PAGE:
Buying a House? Here’s What You Need to Know About Credit Scores.
Credit score worry is incredibly common among first-time home buyers. Is your score good enough to secure a loan? Can you boost your credit score before you buy a home? What’s a “good” number? In this article, we try to answer the most common questions about credit scores to help you understand what you need to do in order to secure a loan.
How is my credit score determined?
Before we dive into what lenders need, let’s talk about the basics. As in, what is your credit score made up of? There are quite a few factors that go into your credit score, including…
Your payment history, including late payments.
Current credit usage and debt.
The types of accounts you have.
Recently opened credit lines.
How long you’ve had your accounts open (the “age” of your accounts).
The good news is each of these factors allows you to improve your credit score. Avoid outstanding late payments, keep accounts open, and try to keep debt low (if possible). More on that below.
Why do lenders need my credit score?
Lenders use credit scores to assess risk when considering a loan. Based on how much debt you have, whether you’ve paid off loans consistently, and your current credit status, lenders can predict how likely you are to pay off your home loan. For this reason, your interest rate is also tied to your credit score – buyers with higher scores tend to secure lower interest rates.
What’s a “good” credit score?
First, it’s important to know mortgage lenders are required to follow rules when reviewing mortgage loan applications. There isn’t one secret number that will guarantee you a loan, nor is there a specific number needed for each type of loan. There are four main loan types – here are the minimum credit scores you need to secure each one:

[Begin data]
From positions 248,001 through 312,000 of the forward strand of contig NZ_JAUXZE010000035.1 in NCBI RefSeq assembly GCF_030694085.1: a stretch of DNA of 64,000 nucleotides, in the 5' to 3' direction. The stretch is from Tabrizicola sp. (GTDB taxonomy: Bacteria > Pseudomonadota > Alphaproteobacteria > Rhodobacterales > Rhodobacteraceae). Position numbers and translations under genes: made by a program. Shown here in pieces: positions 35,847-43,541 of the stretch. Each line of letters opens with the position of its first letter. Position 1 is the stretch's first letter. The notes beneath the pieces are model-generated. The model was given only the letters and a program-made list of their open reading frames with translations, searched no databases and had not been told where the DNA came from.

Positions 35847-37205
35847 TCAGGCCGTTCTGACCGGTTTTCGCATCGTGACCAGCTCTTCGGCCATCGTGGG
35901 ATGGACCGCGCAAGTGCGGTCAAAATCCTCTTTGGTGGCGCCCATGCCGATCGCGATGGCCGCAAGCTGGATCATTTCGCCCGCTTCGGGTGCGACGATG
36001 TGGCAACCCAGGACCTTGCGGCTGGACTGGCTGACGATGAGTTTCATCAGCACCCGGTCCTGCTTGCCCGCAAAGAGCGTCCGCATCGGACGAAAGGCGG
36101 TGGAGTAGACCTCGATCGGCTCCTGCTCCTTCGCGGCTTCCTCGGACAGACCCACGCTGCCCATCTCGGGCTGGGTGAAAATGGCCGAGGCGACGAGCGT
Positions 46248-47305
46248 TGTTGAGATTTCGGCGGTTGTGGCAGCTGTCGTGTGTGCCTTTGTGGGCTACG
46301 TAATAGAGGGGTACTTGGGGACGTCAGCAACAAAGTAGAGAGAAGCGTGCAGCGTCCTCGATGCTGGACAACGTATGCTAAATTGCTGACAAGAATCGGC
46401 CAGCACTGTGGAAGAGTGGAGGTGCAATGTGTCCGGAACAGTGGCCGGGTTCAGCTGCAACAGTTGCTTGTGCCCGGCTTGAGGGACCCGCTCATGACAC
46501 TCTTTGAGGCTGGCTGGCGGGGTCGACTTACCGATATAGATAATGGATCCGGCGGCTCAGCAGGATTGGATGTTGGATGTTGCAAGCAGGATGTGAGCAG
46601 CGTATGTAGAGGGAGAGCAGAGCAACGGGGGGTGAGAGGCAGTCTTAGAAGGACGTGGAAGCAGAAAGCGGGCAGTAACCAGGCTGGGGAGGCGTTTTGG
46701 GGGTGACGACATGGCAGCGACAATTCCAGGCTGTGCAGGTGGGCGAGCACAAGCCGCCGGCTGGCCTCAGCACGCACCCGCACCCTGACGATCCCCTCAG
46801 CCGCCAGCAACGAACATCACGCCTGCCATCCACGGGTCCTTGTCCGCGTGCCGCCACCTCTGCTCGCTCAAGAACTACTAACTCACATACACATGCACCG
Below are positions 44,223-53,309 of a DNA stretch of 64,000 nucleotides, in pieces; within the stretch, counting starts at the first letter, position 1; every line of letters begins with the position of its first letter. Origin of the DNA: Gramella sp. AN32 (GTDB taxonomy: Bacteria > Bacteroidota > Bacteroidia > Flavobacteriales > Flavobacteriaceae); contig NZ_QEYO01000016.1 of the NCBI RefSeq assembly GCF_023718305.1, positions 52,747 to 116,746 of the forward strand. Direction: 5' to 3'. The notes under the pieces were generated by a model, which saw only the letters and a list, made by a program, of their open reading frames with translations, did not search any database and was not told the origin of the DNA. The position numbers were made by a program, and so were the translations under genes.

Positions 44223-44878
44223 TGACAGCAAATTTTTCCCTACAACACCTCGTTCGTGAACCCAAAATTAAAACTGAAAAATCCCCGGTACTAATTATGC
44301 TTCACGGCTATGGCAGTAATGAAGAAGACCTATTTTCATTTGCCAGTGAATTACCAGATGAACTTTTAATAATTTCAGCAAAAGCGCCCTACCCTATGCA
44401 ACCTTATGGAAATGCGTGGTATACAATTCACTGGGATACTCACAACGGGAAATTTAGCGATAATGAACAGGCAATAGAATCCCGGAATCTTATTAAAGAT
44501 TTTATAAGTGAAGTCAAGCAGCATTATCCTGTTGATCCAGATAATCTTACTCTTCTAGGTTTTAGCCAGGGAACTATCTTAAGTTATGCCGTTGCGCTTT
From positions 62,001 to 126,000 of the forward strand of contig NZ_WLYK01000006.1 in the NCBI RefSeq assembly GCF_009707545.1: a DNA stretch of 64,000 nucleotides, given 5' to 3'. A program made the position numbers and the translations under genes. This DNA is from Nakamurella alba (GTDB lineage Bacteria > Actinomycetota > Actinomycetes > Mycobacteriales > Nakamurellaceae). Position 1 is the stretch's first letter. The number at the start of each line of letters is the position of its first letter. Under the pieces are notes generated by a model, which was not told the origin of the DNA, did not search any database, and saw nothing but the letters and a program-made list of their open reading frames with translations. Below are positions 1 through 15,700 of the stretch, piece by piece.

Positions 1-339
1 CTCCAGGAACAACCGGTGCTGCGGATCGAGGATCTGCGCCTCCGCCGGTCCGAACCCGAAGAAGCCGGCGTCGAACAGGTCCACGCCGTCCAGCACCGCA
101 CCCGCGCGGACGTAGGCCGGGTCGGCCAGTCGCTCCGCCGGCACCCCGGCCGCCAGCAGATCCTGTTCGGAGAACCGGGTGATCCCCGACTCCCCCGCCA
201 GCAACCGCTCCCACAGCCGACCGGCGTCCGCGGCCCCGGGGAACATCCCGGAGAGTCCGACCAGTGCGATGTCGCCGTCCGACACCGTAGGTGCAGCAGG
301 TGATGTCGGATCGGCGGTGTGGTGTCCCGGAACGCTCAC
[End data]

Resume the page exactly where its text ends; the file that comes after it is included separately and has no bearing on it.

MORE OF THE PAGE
Conventional Loan (the most common home loan) – 620
FHA Loan (the most inclusive loan type, but it does require a 3.5% down payment) – 580
VA Loan (available for active-duty service members and veterans) – 580
USDA Loan (government-backed mortgages for non-urban homes) – None officially, but 620 is preferred.
Each of these loans has other requirements, so you’ll need to weigh your options carefully and make sure you qualify for the type of mortgage loan you’re after.
How can I raise my credit score?
Considering how important your credit score is, it’s not always easy to find helpful information on improving your score. But that doesn’t mean it isn’t possible. Here are a few tips to raising your credit score:
Do not miss payments! Pay all your bills on time.
Your credit utilization factors into your credit score, so try to minimize your usage before buying a home. Consider temporarily increasing payments to lower this number.
Don’t open a new credit line at least six months before beginning the home-buying process. Opening new accounts leads to a hard inquiry on your credit report, which can impact your score.
Keep old accounts open until after you’ve secured a mortgage loan.
What else will lenders need to know besides my credit score?
In addition to your credit score, lenders will ask for additional information to determine the risk level of providing you with a mortgage loan, as well as your ability to pay back a loan. Here are a few other factors lenders will be interested in:
Your income and your partner’s income if you’re jointly purchasing a home.
Your debt-to-income ratio.
The amount you intend to use as a down payment.
Your savings funds.
Whether you’ve filed for bankruptcy before.
Your credit score allows lenders to understand your financial health. But if your score doesn’t meet the minimum to secure a mortgage loan or a lower interest rate, don’t worry. You can raise your credit score by following the tips above. Just remember to be patient – it can take six months for changes to appear on your credit report. Regularly check in on your score, pay attention to ways you can raise your score, and ask for help when needed, and you’ll be ready to take out a mortgage loan in no time.